Council: Homeowners must choose between short-term, long-term rentals
City Council on Tuesday spent nearly an hour fine-tuning recently changed rules regarding accessory dwelling units in Boulder, debating penalties for violations of rent-restrictions and whether or not homeowners should be allowed both an ADU and a short-term rental license.
Boulder has been chasing looser ADU regulations for decades. Council acted in late August, moving to allow larger accessory dwellings with no additional parking requirements in exchange for limited rents. ADUs also will be allowed in more zones and at greater density; the two-person occupancy limit was axed as well.
On Tuesday, members were 6-2 in favor of an option that will force property owners to choose: either run a vacation rental from your home, or build a smaller structure and have a long-term tenant. Homeowners with both an ADU and short-term rental will be grandfathered in.
Councilwomen Cindy Carlisle and Jill Adler Grano opposed, believing homeowners should be allowed greater flexibility in how to use their properties. The recommendation to allow one or the other came from city staff, who said it would be too difficult to determine if the ADU was being illegally used as a vacation rental.
The city shouldn’t assume people will game the system, Carlisle argued, but rather should offer more freedom at first and then restrict it if it proves to be problematic. Grano concurred, adding that “people coming in for these licenses are already law abiding; you can do both of these (short-term rentals and ADUs) illegally pretty easily.”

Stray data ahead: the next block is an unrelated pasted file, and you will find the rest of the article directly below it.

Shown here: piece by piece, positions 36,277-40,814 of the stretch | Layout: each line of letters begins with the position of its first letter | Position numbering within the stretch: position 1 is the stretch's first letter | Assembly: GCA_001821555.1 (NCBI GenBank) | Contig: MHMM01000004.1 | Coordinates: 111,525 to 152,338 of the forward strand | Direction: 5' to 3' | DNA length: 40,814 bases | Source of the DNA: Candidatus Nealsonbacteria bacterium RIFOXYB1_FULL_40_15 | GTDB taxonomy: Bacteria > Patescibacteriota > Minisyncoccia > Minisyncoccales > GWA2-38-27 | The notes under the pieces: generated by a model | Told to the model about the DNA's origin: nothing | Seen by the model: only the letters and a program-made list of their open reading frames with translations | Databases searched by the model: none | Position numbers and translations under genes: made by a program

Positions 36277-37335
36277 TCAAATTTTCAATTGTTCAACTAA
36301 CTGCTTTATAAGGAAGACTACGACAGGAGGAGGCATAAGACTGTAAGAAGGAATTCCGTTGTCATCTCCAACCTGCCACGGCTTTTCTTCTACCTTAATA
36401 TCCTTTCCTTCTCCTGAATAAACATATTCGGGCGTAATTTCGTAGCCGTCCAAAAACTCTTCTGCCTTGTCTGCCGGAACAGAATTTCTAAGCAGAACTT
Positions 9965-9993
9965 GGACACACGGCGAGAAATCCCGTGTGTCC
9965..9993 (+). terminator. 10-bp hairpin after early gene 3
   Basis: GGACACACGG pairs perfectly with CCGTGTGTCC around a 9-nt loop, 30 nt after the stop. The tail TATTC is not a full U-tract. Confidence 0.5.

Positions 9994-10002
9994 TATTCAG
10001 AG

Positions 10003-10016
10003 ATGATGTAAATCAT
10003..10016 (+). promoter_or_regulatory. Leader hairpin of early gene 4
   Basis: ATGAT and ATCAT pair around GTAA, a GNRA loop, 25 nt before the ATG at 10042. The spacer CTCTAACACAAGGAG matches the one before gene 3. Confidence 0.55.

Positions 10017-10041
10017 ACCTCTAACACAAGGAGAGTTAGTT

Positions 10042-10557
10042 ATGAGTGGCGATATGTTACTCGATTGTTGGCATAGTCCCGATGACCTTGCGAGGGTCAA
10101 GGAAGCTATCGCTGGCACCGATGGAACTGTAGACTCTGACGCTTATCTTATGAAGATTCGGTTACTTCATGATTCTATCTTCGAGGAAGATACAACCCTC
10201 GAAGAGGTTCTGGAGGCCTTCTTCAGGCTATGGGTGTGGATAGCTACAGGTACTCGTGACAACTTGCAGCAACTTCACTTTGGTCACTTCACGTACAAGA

Council also determined a more rigorous penalty schedule for owners who violate the rent-restriction requirements allotted to larger ADUs, or those that don’t provide an extra parking space. The city will set the maximum rents each year, based on state and federal standards. Landlords who charge above those maximums will have to pay back, with 12 percent interest per year, the amount of rent they overcharged to their tenants, plus a fine to the city.
Revocation of the ADU rental license also could be wielded as a punishment, at the discretion of staff. Council wrestled with whether or not to pull licenses from a law-breaking landlords, given that it will displace renters from their homes. Councilwoman Mirabai Nagle suggested that renters be allowed to live in the ADU for free if their landlords broke the rules, but city attorneys said that would qualify as an illegal taking and violate state bans on rent control.
The ordinance will go to a fourth reading, which has yet to be scheduled. The rules, when passed, will go into effect on Feb. 1.
Source: Daily Camera